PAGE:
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Ichthyoses and related keratinization disorders

The term "ichthyosis" originally comes from the Greek language and is derived from "fish". Therefore the disease named today as ichthyosis is sometimes termed in Germany also "fishlike scaling diseases". However, the German term "Fischschuppenerkrankung/fishlike scaling disease" is better avoided as the scales of those affected by ichthyosis do not really look like the scales of fish. Therefore it is better to use the Latin (medical) term ichthyosis. The first written medical reports about persons suffering from ichthyosis date to the 18th century in the English language. However, ichthyoses are definitely not "new" diseases they belong to human mankind and exist as long as humans exist.

Ichthyoses are a group of rare generalized genetic keratinization disorders. They were grouped together because they have a genetic nature and because of the peculiar scaling affecting the entire skin. Other clinical conditions which belong to this group and are considered as related keratinization disorders refer to more localized keratinization disorders such as those diseases in which palms and soles are affected only (so-called palmoplantar keratosis) or the group of erythrokeratoderma in which large parts of the body show cutaneous inflammation and scaling. These related keratinization disorders are considered today to belong to the same group of diseases as very similar biologic disease mechanisms and similar pathophysiologic alterations can be found in these so-called related keratinization disorders. Altogether these disease groups are uncommon rare diseases. The prevalence is for most of these diseases about 1 in 100.000 inhabitants. Therefore we assume that in Germany about 800 until 1.000 patients are extremely severe affected and have a need for high level clinical care. Milder forms of ichthyosis as for example ichthyosis vulgaris or X-linked recessive ichthyosis the latter having a prevalence of 1 in 4.000 inhabitants do not form a focus of NIRK, in general the handicap and the clinical burden due to these diseases is not as marked and patients can manage better.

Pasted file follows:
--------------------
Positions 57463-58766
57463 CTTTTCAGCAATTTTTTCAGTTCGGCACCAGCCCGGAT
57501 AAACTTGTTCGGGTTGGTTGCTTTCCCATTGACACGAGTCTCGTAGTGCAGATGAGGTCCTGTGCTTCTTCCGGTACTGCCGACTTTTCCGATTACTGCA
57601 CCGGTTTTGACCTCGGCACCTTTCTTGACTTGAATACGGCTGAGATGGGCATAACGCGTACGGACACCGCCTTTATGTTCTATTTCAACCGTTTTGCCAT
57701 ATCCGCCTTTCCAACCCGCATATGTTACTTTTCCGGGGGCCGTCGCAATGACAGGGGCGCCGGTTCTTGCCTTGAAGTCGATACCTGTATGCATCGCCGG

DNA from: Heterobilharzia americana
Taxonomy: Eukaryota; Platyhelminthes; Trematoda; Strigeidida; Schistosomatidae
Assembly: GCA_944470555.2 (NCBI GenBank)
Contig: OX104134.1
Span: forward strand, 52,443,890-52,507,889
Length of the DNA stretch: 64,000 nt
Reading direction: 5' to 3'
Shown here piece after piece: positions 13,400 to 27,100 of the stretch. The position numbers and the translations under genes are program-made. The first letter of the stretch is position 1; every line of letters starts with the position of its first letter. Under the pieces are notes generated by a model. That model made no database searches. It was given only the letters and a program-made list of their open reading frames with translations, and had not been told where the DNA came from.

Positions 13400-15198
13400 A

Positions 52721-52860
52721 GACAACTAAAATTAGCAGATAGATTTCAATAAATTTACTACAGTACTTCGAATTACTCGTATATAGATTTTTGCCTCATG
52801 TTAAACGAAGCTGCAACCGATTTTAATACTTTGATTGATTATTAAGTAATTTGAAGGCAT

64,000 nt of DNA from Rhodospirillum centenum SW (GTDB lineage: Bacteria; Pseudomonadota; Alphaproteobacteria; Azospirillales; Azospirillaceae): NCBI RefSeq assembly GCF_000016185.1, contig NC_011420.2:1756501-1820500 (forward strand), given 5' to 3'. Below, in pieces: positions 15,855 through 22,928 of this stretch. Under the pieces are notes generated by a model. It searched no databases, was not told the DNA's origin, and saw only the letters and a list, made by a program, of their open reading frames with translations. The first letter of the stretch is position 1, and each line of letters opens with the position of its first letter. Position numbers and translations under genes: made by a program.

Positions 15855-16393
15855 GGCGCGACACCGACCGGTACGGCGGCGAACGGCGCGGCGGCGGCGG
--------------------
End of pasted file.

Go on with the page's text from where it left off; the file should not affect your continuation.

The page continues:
Nevertheless patients suffering from these milder forms are of course also welcome and the clinicians involved in the network are certainly willing also to address their problems.

Two main groups of ichthyosis can be distinguish

A further subdivision can be achieved if one asks the question whether only the massive scaling/ichthyosis is present in a certain patient or whether further features such as alterations of the hair, moving disorders or developmental retardations are also present in the patient. Thus all types of ichthyosis can be grouped into four major groups namely

a) vulgar or noncongenital ichthyosis without further features,

b) vulgar or noncongenital ichthyosis with additional features,

c) congenital ichthyosis without associated symptoms,

d) congenital ichthyosis with associated further symptoms.

In particular it is important to distinguish between isolated ichthyosis and related keratinization disorders in which only the skin is affected and to differentiate from these those types of "complex ichthyosis" in which the involvement of the skin is just one of several manifestations of a major underlying disease which then constitutes a syndrome.

The prototype of "isolated ichthyosis" is the group of lamellar ichthyoses. In 35 to 40% of these patients a mutation in the gene encoding the enzyme transglutaminase-1 can be found. This enzyme plays a key role in the formation of the so-called "cornified envelope". The cornified envelope is a membrane that covers as an envelope the cells of the horny layer - these cells are also called corneocytes. The cornified envelope is essential for the attachment of the lipids in the horny layer (stratum corneum) and thus has important roles in stabilizing the stratum corneum, in maintaining its integrity and in preventing the so-called transepidermal water loss. Mutations in the gene for the transglutaminase-1 enzyme result in a deficiency of this enzyme with the consequence of a disturbed assembly of the cornified envelope and of the attachment of the lipids to the corneocytes. Using modern technology such a deficiency in the tranglutaminase-1 enzyme can be monitored and demonstrated on sections of the skin under the microscope. Moreover, several further genetic loci for lamellar ichthyoses have been identified. In the US and in the English speaking literature the term lamellar ichthyosis is often reserved for the very severe types of isolated congenital ichthyoses. In German speaking countries all types of isolated congenital ichthyosis in which no blister formation occurs are grouped under this "umbrella" term.